Is This What I Signed Up For?

Featuring Bob Kauflin Posted on April 3, 2010

Don't get me wrong. I think leading God's people in worship is one of the mostfulfilling, enjoyable, exciting, sobering, life-changing jobs on the planet. We're helping people connect with the purpose for which they were created—to glorify the living God. We're pointing their hearts toward the Sovereign One who is greater than their trials and kinder than they could ever imagine. Weget to display the matchless Savior who died in our place, conquering sin,death, and hell in the process.

We watch in amazement as the Spirit of God transforms lives and givespeople a fresh encounter with God's faithfulness, love, and power.

At times like these we think, I can't believe I get to do this. (And if you're on a church staff, you might add, “I can't believe I get paid to do this.”)

But then come the times we'd be happy to pay someone else to do this.

Your lead vocalist is sick, your bass player's out of town, and your keyboardist slept in. And no one called to find a sub.

A small but influential group in the church just informed the pastor they don't like the songs you've been teaching.

After two years in your new church, you still don't have a drummer who can keep steady time.

Your best singer just told you she's not coming to this week's rehearsal unless she gets to sing the solo.
For the fifth week in a row, your pastor e-mailed to say the music wenttoo long and you talked too much. Moments like these make you think that leading worship would be a joy if it didn't involve working with others.  But just as often we struggle with our own hearts:

No one seems to appreciate or even notice that on top of a full-time job you put in at least ten hours each week for the worship team.

The last time you taught a new song was eight months ago, and CDs a repiled on your desk that you still haven't listened to.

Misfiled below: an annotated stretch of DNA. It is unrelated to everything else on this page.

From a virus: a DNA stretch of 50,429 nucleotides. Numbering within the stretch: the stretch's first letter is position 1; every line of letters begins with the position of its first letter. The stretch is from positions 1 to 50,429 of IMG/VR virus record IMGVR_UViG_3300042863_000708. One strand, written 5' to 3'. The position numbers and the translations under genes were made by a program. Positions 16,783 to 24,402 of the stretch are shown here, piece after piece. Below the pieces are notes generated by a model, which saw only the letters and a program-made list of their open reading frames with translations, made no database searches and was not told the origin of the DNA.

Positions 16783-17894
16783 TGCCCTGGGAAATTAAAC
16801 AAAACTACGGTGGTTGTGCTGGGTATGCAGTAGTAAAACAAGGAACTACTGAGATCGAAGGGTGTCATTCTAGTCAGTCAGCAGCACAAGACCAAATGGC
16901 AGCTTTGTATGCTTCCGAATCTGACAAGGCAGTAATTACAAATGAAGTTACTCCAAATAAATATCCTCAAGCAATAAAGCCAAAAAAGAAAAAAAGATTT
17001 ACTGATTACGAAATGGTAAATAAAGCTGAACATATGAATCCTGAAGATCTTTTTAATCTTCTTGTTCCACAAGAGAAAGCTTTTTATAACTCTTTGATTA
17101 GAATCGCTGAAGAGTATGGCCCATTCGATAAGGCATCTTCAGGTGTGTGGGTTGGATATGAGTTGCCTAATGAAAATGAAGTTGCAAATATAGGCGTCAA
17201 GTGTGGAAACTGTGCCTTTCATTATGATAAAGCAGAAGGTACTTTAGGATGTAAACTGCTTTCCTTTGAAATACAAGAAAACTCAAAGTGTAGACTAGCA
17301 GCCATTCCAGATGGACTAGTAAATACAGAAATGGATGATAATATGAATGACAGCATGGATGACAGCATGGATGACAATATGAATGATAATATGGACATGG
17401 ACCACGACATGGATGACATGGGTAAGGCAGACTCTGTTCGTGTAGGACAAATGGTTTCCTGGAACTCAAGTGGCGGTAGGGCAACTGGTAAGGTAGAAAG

You put off confronting a guitarist whose critical and proud attitude is affecting the whole team.

You can't remember the last time you prayed more than five minutes,and you feel like a hypocrite as you lead on Sundays.

You never have enough hours to plan, prepare, study, practice, or workwith the music team. Which makes you wonder what in the world you're doing with your time.

And yet .. .

Despite these and other difficulties, you believe the joys of leading worship far outweigh the challenges. You wouldn't think of giving it up.

You just want to do it better. More effectively. More skillfully. More faithfully.

I'm guessing that's why you picked up this book. I hope so because that's why I wrote it.

But I have to confess something.

I didn't write this book simply to help you be a better worship leader. There's more at stake here.

After thirty years of leading worship, I've realized that worship isn't just an opportunity to use my musical gifts. It's more than a heightened emotionalexperience or a way to make a living. It's way more than what we do on Sunday morning.

Worship is about what we love. What we live for.

It's about who we are before God.

This book is filled with practical ideas for leading worship. But we don't start there. These initial chapters are about the way we think and live. I wantto challenge, encourage, and inspire you to live your life for the glory andpraise of Jesus Christ. Holding nothing back. Giving no ground. It's the only kind of life that makes sense for someone who leads worship.

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